● Reduce the likelihood and length of any disruption
● Limit its impact on your organisation
● Make sure all the necessary resources are ready for deployment

Then make your choice, looking for one that best helps you continue or restart the key activities you’ve identified within the timeframes you’ve set. It also has to take account of the risk levels your organisation’s happy with, plus any other relevant costs or benefits.

And of course, you’ll need the right resources to implement the solutions you choose. Individual organisations can have very different needs. You must start by defining the people you’ll need to draw on. Once you know that, you can plan out:

  • The information and data they’ll need
  • Any physical infrastructure relevant to their work
  • What kinds of equipment or consumables they’ll need
  • What their ICT, transportation and logistics needs will be
  • How your organisation will finance their operations
  • Which partners and suppliers they’ll need to engage with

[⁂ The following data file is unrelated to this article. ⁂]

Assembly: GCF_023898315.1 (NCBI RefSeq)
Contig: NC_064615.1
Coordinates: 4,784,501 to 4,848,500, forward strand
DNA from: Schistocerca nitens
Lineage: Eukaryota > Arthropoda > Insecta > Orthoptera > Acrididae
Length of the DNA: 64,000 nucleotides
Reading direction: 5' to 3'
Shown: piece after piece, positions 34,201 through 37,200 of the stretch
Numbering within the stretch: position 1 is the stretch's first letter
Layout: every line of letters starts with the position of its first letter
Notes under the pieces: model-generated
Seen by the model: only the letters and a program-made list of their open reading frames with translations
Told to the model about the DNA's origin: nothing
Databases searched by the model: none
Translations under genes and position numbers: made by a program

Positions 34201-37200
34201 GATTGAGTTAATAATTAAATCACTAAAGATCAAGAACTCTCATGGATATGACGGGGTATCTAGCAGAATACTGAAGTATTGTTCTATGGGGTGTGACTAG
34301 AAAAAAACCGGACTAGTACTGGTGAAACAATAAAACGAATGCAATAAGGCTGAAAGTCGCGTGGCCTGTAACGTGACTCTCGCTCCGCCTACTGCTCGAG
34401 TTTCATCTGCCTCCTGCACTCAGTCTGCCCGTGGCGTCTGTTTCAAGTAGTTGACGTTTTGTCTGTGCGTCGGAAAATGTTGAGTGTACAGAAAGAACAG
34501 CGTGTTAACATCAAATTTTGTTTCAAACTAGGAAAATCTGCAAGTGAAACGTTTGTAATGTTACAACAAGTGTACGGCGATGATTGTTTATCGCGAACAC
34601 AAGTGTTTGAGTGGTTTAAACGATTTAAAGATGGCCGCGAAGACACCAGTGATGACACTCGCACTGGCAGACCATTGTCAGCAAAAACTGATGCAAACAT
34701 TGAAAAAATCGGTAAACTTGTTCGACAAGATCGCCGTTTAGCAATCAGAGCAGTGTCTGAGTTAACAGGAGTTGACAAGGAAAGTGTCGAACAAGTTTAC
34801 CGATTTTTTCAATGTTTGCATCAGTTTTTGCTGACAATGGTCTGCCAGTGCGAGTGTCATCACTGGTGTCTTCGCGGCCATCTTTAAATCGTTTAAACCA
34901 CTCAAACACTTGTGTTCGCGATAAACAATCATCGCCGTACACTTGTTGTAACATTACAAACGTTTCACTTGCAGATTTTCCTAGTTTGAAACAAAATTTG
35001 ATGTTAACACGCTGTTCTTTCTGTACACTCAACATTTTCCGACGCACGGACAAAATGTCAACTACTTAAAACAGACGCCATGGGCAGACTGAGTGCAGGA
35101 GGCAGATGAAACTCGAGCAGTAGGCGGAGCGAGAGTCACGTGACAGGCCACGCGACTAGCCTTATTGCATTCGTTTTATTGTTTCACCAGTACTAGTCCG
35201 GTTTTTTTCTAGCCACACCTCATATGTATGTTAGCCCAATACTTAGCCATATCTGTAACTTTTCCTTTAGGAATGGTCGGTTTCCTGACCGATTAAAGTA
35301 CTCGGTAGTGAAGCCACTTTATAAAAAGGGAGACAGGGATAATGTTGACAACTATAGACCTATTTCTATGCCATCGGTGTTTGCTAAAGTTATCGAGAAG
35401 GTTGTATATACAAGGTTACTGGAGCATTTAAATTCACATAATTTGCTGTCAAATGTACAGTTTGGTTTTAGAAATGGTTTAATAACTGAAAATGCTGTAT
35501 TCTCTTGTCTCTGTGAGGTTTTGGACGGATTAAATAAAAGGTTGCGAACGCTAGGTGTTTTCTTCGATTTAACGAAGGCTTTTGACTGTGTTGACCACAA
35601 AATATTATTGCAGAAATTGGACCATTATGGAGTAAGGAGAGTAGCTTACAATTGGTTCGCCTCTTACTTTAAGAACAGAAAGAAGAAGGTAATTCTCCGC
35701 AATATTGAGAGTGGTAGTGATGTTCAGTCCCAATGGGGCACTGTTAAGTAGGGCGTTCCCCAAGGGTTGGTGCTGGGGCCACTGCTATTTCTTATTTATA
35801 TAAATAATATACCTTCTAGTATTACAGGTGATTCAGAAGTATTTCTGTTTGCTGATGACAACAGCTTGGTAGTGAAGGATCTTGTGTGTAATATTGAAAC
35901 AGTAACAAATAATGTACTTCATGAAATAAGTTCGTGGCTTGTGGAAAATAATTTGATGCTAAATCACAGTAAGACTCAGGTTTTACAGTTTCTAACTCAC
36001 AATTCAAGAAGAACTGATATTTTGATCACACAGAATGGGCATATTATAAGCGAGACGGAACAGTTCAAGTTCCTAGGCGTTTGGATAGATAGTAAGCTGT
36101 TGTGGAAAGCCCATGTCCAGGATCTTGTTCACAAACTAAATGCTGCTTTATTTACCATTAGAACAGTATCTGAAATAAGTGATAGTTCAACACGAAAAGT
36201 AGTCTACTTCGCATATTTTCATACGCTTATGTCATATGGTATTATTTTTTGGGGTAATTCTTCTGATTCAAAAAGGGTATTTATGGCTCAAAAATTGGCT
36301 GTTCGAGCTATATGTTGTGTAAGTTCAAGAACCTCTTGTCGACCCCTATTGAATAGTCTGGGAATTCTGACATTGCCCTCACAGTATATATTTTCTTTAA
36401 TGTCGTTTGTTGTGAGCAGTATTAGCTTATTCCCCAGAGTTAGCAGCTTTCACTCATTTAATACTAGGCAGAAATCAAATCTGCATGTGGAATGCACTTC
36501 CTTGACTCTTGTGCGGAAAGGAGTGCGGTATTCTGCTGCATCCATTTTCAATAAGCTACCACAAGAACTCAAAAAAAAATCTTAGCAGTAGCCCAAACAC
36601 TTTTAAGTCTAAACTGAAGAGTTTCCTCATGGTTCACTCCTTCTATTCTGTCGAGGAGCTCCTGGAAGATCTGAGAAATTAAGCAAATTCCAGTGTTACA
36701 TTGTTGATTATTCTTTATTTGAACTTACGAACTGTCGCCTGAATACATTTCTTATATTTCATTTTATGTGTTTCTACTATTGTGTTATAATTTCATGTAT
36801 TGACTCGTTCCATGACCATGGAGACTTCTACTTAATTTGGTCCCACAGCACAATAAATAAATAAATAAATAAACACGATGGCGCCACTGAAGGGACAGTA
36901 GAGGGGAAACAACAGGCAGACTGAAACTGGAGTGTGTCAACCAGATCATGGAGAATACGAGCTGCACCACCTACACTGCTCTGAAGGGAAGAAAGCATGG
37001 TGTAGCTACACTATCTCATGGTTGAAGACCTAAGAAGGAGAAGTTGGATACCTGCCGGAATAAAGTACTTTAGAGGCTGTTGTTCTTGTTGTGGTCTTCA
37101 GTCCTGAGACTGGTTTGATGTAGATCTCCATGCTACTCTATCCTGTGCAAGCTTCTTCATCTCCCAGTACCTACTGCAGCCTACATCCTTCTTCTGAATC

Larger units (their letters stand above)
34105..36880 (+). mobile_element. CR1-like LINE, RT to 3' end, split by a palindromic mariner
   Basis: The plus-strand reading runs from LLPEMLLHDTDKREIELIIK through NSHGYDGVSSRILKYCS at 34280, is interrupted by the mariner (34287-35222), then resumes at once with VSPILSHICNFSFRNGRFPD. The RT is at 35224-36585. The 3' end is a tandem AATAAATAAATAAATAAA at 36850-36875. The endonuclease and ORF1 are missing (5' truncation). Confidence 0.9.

8.4 Business continuity plans and procedures

You’re now ready to implement and maintain your business continuity solution, ready for immediate deployment in times of crisis.

That means planning out all your organisation’s disruption management processes and setting clear criteria for triggering them. Those processes must match up with the strategic thinking and solution development you’ve already done. They’ll also need a response framework to make sure your organisation shares timely warnings and feedback with all relevant stakeholders.

Your business continuity solution must:

● Define immediate actions to resolve the situation
● Adapt quickly to changing internal and external factors
● Home in on incidents that can lead to disruption
● Mitigate their impact with effective solutions
● Delegate specific duties and responsibilities